Tuesday, October 26, 2010
Tween Tuesday Book Review: Crosswire, by Dotti Enderle (Calkins Creek, 2010)
Release date: November, 2011
Texas author Dotti Enderle's newest novel, set in 1883 during a grueling drought, brings the excitement of the Texas frontier to today's young people. Thirteen year old Jesse and his family find themselves in the middle of a battle between farmers and free-range cattlemen; with water scarce, fence cutting became a common practice as cattlemen cut through farmers' barbed-wire fences in a desperate search for water for their herds. Sometimes bandits were hired to do the dirty work, and they often left threatening messages behind and even tortured animals to get their message across.
Jesse's family is being torn apart, between the vandalism on the farm from the fence-cutters and his brother Ethan's gambling. When Ethan steals the family's cash reserves to settle a gambling debt, their father disowns him and Ethan is forced to leave in disgrace, breaking their mother's heart. Jesse knows his father thinks he's a weakling; he's unable to shoot a gun since an earlier hunting accident where he had accidentally shot and killed his own dog. In one scene, Jesse's father comments that "this boy will never grow up."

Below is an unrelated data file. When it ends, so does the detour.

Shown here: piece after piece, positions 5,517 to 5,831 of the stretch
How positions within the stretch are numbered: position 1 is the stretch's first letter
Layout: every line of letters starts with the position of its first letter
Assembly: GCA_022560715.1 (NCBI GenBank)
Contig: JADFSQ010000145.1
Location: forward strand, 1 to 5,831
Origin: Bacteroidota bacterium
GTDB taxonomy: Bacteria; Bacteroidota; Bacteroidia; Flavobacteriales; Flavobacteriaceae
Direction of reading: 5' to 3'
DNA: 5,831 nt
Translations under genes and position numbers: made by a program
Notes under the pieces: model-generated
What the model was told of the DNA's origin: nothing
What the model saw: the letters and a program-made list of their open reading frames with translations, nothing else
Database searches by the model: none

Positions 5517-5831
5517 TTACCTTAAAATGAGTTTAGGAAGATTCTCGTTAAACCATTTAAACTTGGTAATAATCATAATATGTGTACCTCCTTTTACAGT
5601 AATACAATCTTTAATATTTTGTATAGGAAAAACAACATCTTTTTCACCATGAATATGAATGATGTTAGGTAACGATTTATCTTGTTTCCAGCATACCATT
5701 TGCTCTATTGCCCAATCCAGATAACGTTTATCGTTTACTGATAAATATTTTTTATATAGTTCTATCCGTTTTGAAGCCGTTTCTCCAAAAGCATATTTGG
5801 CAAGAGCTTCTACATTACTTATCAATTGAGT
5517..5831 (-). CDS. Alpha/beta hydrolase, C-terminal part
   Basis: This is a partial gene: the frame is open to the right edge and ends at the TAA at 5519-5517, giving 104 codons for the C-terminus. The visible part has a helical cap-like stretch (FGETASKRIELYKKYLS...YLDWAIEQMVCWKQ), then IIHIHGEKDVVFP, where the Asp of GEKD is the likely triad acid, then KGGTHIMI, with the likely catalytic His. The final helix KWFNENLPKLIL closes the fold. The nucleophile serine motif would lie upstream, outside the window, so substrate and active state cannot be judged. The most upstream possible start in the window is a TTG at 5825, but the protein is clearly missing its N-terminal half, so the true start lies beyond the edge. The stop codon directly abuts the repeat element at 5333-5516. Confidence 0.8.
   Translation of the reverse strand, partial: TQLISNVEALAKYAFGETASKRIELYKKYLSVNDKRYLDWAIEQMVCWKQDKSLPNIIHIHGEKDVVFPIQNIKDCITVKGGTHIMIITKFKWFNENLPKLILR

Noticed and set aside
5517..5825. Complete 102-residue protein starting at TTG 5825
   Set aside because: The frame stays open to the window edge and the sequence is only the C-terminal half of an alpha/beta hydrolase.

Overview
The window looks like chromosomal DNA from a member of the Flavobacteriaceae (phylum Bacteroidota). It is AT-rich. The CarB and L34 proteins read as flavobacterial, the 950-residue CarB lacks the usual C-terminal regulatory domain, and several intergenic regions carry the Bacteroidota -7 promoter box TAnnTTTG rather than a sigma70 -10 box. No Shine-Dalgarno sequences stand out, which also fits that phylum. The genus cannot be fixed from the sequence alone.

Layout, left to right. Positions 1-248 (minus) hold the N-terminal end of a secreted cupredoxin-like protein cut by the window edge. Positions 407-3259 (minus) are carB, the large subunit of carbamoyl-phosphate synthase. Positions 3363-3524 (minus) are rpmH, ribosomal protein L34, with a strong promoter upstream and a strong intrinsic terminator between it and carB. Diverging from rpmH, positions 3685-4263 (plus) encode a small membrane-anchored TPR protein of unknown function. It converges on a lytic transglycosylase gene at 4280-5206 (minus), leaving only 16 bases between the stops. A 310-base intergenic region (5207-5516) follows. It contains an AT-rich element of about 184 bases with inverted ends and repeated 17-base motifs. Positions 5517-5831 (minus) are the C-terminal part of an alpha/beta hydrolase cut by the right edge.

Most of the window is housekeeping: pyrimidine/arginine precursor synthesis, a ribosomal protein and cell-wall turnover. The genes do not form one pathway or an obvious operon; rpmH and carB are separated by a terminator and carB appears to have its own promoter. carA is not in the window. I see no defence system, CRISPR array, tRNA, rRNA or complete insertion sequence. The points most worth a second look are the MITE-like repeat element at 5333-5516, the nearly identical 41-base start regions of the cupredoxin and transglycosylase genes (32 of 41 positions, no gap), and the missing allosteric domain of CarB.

When a mysterious stranger rides into town, Jesse's father hires him to help out on the farm. Jesse doesn't know what to make of Jackson Slater. Snooping around, Jesse discovers that Slater is keeping company with some rough men, and what's worse, he's hiding a pair of wire cutters and a fancy pistol in his living quarters. Is this mysterious stranger friend or foe, and can Jesse summon up the courage to help his family through this crisis?
This fast-paced, action-filled story, written in brief chapters, is narrated by Jesse in a colloquial tone, filled with colorful slang and expressions such as "I felt anger churning inside me like a tornado sweeping through the fields," or "dumber than a turkey." While I imagine it will especially appeal to Texas readers, this book will be enjoyed by anyone who likes an exciting Western story, filled with adventure, danger, and even the Texas Rangers.
At a quick-paced 135 pages, this book would be a good story to recommend for reluctant readers, particularly those looking for a historical or adventure title. The author includes an afterword with additional information on the history of the Texas Rangers, the introduction of barbed wire fencing, fence-cutters, and a brief bibliography.